A flash surprise from EMC

EMC has surprised much of the storage world by announcing that it will soon be selling its top of the line Symmetrix DMX system with solid state flash drives in addition to hard disk drives.

The flash drives boast faster read-write times than hard drives, consume much less energy and offer the promise of greater durability because they don’t have moving parts.

Although industry analysts have been predicting that solid state drives will move away from MP3 players and digital cameras, being integrated into a storage array this year came as a surprise to some.

However, the models EMC is offering are expensive – it wouldn’t detail the numbers, but said they will cost about 30 times more than an equivalent hard drives – and therefore at this point in time are aimed at industries willing to pay for the technology, such as financial trading companies.

Still, that hasn’t stopped EMC from crowing.

“We have changed enterprise storage fundamentally,” Peter Lavache, director of the company’s storage platform program, said in an interview.

“We see flash technology as a future high-end technology for all storage. As prices come down and more people get into this market, you’re going to see flash drives become mainstream drives . . . over the next couple of years.”

Among those caught flat-footed are enterprise storage system manufacturers Hitachi Data Systems and IBM. Almost as surprising as the news of the announcement was the fact that it was made by EMC, which often follows others.

As Mark Peters, a Colorado-based storage analyst with the Enterprise Strategy Group said, “you don’t expect EMC to always be leading the charge.” For example, he said, at the same time as it made the flash announcement EMC also introduced virtual provisioning for the DMX line. However, it’s following other storage array manufacturers there, Peters said.

Peters and John Sloan, a senior analyst with Info-Tech Research of London, Ont., agreed that, assuming the technology is stable, flash will eventually push out hard disks for Tier 1 and 2 storage as prices fall. “It will be a significant part of storage in the next five years,” said Sloan The fact that EMC, a major array manufacturer, shows confidence in the technology “makes it more for real,” he added.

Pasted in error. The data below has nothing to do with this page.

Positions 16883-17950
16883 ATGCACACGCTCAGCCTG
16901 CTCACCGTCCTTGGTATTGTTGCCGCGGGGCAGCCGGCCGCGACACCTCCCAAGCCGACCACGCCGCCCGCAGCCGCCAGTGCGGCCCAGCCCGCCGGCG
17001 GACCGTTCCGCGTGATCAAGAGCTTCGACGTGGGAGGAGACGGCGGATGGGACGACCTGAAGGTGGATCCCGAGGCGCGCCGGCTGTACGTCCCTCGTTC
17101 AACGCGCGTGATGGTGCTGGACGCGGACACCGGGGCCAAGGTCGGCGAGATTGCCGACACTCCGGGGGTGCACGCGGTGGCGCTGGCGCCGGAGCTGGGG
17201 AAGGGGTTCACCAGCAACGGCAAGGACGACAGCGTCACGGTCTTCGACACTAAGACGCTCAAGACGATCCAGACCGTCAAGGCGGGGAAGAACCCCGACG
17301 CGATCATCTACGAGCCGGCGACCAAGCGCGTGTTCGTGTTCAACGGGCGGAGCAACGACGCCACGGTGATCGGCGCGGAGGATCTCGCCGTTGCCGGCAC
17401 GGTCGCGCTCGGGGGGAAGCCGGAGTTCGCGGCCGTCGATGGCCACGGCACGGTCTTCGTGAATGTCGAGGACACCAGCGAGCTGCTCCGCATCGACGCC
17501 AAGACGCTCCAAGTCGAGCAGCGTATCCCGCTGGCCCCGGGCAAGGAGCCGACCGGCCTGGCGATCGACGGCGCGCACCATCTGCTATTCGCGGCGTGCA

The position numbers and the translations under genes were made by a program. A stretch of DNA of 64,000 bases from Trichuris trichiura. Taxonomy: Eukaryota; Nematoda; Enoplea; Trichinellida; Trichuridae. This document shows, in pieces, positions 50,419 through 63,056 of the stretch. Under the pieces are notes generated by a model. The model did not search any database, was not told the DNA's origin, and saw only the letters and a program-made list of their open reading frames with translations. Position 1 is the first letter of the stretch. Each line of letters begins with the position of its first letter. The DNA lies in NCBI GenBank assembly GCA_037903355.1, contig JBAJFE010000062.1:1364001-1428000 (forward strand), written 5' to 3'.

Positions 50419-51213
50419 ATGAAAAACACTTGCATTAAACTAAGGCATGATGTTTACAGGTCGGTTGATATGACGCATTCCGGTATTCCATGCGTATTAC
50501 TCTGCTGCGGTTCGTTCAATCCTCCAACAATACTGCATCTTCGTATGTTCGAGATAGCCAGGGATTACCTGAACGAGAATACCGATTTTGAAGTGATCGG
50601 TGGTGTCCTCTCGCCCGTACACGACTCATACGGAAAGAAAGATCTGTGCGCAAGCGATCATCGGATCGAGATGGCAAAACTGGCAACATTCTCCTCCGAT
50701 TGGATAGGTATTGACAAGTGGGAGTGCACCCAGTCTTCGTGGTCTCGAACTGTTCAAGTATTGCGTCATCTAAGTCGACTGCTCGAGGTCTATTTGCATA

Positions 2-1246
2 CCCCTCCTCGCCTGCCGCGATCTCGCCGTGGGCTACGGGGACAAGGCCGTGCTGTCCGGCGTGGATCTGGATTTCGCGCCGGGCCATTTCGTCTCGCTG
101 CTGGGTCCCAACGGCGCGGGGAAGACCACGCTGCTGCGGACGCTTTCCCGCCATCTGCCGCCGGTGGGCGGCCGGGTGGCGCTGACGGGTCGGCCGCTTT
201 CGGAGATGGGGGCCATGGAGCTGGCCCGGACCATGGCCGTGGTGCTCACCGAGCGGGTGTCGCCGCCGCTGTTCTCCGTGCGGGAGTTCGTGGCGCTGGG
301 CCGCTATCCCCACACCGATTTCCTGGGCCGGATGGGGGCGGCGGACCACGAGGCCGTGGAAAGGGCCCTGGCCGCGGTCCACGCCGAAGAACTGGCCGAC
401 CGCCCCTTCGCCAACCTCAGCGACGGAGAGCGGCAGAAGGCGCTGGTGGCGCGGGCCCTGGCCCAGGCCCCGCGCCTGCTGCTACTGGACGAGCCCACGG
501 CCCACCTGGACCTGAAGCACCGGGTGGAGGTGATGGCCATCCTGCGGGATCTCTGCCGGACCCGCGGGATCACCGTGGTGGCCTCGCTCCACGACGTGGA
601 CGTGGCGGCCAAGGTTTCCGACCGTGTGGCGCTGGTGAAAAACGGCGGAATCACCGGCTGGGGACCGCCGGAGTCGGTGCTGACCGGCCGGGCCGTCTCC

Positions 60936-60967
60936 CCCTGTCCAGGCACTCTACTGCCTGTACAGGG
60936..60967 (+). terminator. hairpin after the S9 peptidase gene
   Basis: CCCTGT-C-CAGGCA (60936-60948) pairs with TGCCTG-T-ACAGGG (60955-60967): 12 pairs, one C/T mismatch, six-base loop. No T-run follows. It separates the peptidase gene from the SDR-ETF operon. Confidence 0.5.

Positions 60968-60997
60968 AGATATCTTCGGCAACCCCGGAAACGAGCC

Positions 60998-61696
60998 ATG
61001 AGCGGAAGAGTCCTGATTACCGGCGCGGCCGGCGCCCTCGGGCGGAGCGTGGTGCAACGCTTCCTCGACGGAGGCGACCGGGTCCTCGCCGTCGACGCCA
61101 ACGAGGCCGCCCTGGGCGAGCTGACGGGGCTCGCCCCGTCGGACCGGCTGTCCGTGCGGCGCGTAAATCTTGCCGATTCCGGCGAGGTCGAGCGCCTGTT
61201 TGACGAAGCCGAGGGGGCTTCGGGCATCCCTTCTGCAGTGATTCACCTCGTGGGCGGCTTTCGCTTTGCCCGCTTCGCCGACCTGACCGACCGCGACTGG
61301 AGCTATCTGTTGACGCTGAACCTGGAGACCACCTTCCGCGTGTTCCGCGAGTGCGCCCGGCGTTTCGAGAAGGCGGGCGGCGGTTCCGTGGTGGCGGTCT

Neither could say if another manufacturer will offer flash drives this year, but Sloan said EMC’s move will “turn up the heat” on competitors.

One of them, Hitachi Data Systems, tried to downplay EMC’s move. Claus Mikkelsen, HDS’s chief scientist, said his company has been looking at the technology for some time but said there are questions whether its “ready for prime time,” and whether customers are willing to pay the premium for it.

Because flash drives are inside the array, data has to move through its cache before being served to an application, he argued, so no matter how fast flash drives are the cache is a limiting factor.

That said, “we’re going to watch this space for the next 30 – 60 days,” he said, “and if it looks like there’s something there, we’ll jump in.”

EMC’s flash drives are made by STEC Inc. of Santa Anna, Calif. Lavache wouldn’t say if it’s an exclusive deal, only that it’s “beneficial to both companies. The Zeus-IOPS’ NAND drives, which STEC began selling last year to equipment manufacturers, are offered only in 73G and 146G capacities.

That compares to the latest 1TB SATA II drives just coming on the market. However, in addition to being much faster the flash drives, which come in 3.5-inch enclosures, can be mixed with Fibre Channel and SATA hard drives in a DMX-4 array to meet needs of different applications.

Lavache said that for its version EMC has added massively parallel front ends to withstand high read-write demands and added intelligent software into the drives to ensure workloads are spread across the memory cells to ensure reliability and longevity.

STEC said its drive can handle up to 52,000 sustained random reads and 17,000 writes per second, or up to 250MB/sec sustained, sequential reads and 200MB/sec sustained, sequential writes. Lavache put it another way: the response time of an STEC drive would be 1 millisecond compared to 6 milliseconds for a Fibre Channel drive.

Hard drives have been stuck at 15,000 rpm for some time, Lavache said, so flash, with its “vertical leap in performance” offers great benefits to organizations with demanding loads.

Because the Zeus-IOPS drives are so expensive, Lavache said they’ll likely be only a small part of any arrays ordered. He said an installation with four flash drives will only increase the cost of a system by 10 per cent.

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Howard Solomon
Howard Solomon
Currently a freelance writer, I'm the former editor of ITWorldCanada.com and Computing Canada. An IT journalist since 1997, I've written for several of ITWC's sister publications including ITBusiness.ca and Computer Dealer News. Before that I was a staff reporter at the Calgary Herald and the Brampton (Ont.) Daily Times. I can be reached at hsolomon [@] soloreporter.com

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